# Error in schwarzchild metric

1. Oct 18, 2004

### jimbo007

hi
recently i attended a lecture where a current researcher from my university was talking about black holes and the schwarzchild metric. basically he was saying no current theory predicts black holes and the schwarzchild solution is not actually correct, his solution was accepted because apparently he was a highly influential mathematician.
he said that the r term in the schwarzchild metric should actually be
r->(r^3+a^3)^(1/3) where a = 2GM/c^2
as you see the a term is quite small (G=gravitation constant and c is the speed of light).
my understanding of the majority of his talk was a bit shakey but he didnt seem like a nut as there were a few other professors attending the lecture also and they couldnt point out any flaws in his argument.
he reckons that no one else has pointed this mistake out yet and has submitted his report to be published in a journal.

2. Oct 18, 2004

### franznietzsche

1) Which journal?

2) Assuming you're presenting that correctly then the r term reduces to r for flat space time, which is wrong. It should reduce to 1, the value for the minkowski metric. Just to check you're saying that according to him it should be:
$$\left( \begin{array}{cccc}-(1-\frac{2M}{r}) & 0 & 0 & 0 \\ 0 & r^2 & 0 & 0 \\ 0 & 0 & r^2sin^2(\theta) & 0 \\ 0 & 0 & 0 & (r^3 + (\frac{2GM}{c^2})^3)^(1/3) \end{array} \right)$$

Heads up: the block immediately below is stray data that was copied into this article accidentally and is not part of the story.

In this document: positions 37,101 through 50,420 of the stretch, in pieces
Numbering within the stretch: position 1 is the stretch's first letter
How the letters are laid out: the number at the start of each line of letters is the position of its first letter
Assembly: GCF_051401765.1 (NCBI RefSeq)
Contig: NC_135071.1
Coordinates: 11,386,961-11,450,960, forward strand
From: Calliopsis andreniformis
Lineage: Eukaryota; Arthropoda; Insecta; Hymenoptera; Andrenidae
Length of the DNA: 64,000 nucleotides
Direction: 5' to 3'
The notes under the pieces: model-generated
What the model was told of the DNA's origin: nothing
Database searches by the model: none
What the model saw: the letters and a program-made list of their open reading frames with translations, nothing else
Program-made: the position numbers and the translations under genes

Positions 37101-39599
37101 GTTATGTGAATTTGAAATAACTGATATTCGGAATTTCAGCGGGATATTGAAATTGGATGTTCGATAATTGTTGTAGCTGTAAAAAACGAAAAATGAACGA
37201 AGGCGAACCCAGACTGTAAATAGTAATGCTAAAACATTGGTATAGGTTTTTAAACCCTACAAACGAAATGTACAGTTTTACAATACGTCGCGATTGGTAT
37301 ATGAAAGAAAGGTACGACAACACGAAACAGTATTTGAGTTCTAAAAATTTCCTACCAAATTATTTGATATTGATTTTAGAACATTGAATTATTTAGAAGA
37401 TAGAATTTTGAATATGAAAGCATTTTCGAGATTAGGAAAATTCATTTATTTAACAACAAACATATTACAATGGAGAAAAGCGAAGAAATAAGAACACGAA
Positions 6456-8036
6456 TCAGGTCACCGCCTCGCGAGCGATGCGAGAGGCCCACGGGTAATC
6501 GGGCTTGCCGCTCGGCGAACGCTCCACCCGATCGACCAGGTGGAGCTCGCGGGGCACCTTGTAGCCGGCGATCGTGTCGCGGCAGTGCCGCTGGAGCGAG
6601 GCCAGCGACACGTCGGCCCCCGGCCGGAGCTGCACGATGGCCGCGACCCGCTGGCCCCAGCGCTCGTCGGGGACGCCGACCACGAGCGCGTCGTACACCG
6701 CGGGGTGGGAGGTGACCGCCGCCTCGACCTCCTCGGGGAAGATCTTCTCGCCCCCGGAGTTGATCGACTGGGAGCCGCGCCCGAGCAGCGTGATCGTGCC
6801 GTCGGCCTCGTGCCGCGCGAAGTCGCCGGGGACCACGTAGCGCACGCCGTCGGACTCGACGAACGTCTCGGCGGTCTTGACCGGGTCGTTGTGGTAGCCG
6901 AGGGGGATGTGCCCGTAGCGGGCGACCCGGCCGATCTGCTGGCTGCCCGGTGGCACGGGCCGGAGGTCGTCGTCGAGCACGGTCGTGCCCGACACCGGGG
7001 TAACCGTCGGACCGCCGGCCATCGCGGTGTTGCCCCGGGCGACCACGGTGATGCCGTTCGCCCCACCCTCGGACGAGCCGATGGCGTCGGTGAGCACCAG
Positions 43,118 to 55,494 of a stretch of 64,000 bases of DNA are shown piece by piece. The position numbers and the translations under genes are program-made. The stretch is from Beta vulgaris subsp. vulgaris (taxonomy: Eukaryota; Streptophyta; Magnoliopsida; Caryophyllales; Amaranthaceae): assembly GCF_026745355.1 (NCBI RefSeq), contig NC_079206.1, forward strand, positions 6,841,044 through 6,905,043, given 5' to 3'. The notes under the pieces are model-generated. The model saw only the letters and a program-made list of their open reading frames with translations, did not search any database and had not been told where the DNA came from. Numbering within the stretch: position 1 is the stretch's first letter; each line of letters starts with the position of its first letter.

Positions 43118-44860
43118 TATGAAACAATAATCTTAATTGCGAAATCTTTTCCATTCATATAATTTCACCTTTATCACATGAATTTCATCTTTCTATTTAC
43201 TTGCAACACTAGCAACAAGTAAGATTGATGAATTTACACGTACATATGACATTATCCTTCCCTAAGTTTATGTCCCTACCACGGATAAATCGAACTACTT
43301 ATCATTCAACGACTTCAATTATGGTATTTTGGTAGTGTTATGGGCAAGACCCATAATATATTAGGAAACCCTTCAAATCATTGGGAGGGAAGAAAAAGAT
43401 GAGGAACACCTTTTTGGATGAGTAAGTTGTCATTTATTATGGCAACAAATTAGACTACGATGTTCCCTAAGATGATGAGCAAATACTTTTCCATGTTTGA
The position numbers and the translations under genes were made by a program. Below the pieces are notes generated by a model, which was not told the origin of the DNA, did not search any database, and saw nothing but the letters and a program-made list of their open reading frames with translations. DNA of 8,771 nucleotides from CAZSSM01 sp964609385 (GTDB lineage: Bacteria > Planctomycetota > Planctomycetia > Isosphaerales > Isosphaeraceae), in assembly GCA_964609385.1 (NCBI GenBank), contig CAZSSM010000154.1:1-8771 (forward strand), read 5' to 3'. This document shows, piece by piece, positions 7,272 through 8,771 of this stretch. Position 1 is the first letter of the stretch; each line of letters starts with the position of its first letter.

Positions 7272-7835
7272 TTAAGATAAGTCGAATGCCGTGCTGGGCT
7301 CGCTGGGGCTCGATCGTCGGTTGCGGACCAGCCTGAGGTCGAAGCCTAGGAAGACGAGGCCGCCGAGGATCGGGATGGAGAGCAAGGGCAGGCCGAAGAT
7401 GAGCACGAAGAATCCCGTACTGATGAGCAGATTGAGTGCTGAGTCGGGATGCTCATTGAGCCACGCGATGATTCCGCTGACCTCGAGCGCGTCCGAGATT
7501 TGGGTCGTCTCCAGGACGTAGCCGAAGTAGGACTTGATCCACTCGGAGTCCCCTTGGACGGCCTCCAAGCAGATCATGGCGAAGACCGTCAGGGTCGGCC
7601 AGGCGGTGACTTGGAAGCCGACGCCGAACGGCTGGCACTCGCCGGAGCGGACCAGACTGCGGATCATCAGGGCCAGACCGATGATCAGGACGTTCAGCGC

Which means that for space far removed from any source of mass, i.e., falt space time we get:
$$\left( \begin{array}{cccc} -1 & 0 & 0 & 0 \\ 0 & r^2 & 0 & 0 \\ 0 & 0 & r^2sin^2(\theta) & 0 \\ 0 & 0 & 0 & r \end{array}\right)$$

Which is not the Minkowski metric, however we know, from all the experimental verification of SR that the minkowksi metric is valid, so he cannot be right. There are problems with relativity, but not those kinds. The very fact that this guy claimed the Scwarzschild's solution was only accepted because of his personal influence is very big crackpot give away.

Last edited: Oct 18, 2004
3. Oct 18, 2004

### da_willem

I think he meant:

$$\left( \begin{array}{cccc}1-( \frac{2MG}{c^2 (r^3 + (\frac{2GM}{c^2})^3)^{1/3}}) & 0 & 0 & 0 \\ 0 & -(1-\frac{2MG}{c^2 (r^3 + (\frac{2GM}{c^2})^3)^{1/3}})^{-1} & 0 & 0 \\ 0 & 0 & -(r^3 + (\frac{2GM}{c^2})^3)^{2/3} & 0 \\ 0 & 0 & 0 & -(r^3 + (\frac{2GM}{c^2})^3)^{2/3} sin( \theta )^2 \end{array} \right)$$

So everywhere in the Schwarzschild metric replace r with the new r.

This does yield the flat metric for large r. It also means a correction to Newtons law yielding a potential V=MG/(r^3+2GM/c^2)^(1/3). The metric is still spherically symmetric. I can't find any reason why this cannot be correct.

It is correct that this solution has no r for which a term diverges (only r=0) so it would does not automatically imples a black hole.

I would like to see why the original solution cannot be correct, or why this one is better, so I'm also interested in the article...But I'm not sure this resultobey's Einsteins field equations. Anybody an idea?

Last edited: Oct 18, 2004
4. Oct 18, 2004

### kenhcm

I have just checked it, it does not satisfy the Einstein's field equations: $$R_{\mu\nu}=0$$.

Best regards,
Kenneth

5. Oct 18, 2004

### da_willem

I guess the problem is solved then....